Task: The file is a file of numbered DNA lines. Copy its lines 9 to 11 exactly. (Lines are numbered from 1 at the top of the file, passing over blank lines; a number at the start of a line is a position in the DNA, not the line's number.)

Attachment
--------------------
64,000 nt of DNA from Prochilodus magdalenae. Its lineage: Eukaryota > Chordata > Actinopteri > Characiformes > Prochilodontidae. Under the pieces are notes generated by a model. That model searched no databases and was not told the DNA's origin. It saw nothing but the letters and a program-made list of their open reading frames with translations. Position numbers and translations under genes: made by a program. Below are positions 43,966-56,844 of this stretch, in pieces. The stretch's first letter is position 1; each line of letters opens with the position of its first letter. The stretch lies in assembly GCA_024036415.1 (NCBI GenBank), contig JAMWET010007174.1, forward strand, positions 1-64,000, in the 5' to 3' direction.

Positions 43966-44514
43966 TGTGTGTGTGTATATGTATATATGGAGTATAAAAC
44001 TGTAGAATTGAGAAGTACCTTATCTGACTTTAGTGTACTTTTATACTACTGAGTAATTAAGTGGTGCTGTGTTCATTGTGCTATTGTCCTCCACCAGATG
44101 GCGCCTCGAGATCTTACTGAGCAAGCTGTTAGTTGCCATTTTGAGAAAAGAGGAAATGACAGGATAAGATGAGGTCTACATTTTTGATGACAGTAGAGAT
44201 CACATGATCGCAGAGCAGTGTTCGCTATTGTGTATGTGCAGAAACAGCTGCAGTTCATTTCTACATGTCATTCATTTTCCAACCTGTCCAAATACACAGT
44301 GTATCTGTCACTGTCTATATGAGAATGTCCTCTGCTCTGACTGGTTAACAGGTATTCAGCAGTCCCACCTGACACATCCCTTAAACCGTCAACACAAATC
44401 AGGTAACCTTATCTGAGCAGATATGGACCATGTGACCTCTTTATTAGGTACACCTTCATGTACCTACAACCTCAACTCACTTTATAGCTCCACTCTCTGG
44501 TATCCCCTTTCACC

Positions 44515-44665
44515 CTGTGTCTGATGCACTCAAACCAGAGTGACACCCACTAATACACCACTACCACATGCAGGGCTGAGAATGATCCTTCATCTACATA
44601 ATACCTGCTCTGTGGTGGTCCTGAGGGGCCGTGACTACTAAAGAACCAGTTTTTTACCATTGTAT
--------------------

44501 TATCCCCTTTCACC

Positions 44515-44665
44515 CTGTGTCTGATGCACTCAAACCAGAGTGACACCCACTAATACACCACTACCACATGCAGGGCTGAGAATGATCCTTCATCTACATA